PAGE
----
Quote Originally Posted by CPorter View Post
Averaging the spot readings does take into account the actual subject brightness range----you should read the darkest area of the scene that you wish to retain texture/detail and then the lightest area and then set the meter halfway between those readings. Most that use a spot meter will base the exposure on "placing" the most important shadow area i.e., one stop minus the reading, two stops minus the reading, etc...Then, will read the important high value and see where it "falls" relative to your placement of the shadow area---development is then decided upon given where the high value falls on the gray scale. It's all basic Zone System stuff, there's plenty of info out there from which to learn from if you choose. Like Rick A. said though----if you find that you are satisfied with the final result with "averaging" the low and high values, then roll with it. If you find you like your shadow areas but are unhappy with how the high values are being rendered, then I would suggest some deeper learning and use that spot meter in a more ZS like fashion.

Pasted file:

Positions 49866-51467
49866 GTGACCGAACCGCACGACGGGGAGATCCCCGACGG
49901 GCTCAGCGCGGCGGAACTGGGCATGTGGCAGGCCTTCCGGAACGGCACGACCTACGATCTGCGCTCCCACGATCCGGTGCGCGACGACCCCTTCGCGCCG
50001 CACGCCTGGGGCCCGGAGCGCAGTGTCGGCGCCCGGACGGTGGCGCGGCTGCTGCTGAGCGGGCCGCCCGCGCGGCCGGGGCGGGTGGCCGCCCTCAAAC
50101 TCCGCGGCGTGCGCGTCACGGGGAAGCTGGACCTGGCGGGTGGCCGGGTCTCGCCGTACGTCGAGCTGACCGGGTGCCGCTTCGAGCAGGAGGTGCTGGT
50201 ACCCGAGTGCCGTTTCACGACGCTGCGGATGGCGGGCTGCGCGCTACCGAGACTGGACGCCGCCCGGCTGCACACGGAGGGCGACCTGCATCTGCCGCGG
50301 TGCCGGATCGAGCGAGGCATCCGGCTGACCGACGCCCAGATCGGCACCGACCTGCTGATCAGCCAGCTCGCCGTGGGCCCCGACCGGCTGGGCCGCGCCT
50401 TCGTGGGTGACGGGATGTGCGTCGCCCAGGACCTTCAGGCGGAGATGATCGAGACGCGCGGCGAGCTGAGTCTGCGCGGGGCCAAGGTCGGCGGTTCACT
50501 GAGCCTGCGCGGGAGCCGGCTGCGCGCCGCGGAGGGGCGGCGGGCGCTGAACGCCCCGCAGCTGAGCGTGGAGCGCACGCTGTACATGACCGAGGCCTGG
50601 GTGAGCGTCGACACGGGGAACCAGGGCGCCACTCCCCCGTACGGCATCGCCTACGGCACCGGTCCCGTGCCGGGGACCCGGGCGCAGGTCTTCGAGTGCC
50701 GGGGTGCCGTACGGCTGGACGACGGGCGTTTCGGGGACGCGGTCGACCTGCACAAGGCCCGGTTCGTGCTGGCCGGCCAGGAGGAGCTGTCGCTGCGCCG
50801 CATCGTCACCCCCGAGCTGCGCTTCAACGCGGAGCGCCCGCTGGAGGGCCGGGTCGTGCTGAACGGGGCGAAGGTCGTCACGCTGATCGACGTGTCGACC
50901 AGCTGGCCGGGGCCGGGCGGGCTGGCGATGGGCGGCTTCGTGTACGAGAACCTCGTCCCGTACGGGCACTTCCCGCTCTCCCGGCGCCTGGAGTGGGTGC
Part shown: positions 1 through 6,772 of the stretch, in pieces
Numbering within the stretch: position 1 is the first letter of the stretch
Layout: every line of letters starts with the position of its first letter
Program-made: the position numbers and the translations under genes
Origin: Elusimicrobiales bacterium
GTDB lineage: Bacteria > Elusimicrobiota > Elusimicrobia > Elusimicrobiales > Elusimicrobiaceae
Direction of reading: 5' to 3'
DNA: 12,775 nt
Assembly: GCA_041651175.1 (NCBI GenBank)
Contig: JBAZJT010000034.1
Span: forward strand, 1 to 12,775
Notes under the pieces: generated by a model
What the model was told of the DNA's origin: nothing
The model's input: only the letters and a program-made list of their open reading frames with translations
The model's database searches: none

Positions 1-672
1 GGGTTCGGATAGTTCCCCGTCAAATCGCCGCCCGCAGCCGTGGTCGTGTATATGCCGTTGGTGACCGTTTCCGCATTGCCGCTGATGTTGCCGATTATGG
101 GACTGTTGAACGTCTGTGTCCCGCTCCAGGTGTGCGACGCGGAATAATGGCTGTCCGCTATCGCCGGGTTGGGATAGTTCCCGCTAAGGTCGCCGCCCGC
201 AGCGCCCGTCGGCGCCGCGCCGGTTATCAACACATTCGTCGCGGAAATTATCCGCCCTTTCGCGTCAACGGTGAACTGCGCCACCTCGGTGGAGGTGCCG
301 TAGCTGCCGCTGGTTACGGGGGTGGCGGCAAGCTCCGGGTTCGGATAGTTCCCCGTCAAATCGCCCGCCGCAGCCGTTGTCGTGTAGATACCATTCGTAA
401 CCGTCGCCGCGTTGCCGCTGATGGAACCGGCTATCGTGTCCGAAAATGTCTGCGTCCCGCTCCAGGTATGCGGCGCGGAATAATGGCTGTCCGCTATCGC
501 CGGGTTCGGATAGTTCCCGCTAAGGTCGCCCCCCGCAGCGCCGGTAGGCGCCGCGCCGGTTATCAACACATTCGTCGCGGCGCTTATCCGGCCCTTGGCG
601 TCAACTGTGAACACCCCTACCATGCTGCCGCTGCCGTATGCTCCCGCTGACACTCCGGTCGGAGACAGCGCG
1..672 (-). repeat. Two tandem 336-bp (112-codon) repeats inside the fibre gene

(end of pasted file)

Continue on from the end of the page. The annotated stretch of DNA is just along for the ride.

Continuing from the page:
Why go through all that trouble? He is a MF user after all. Thus for the purpose of that ZS is not relevant, just metering practice.
ZS might be appropriate (but not a be-all and end-all) for large format, but it is not, nor universally, just that.
Peoplel are turning up beautiful photographs in any format not necessarily following fond orthodoxy.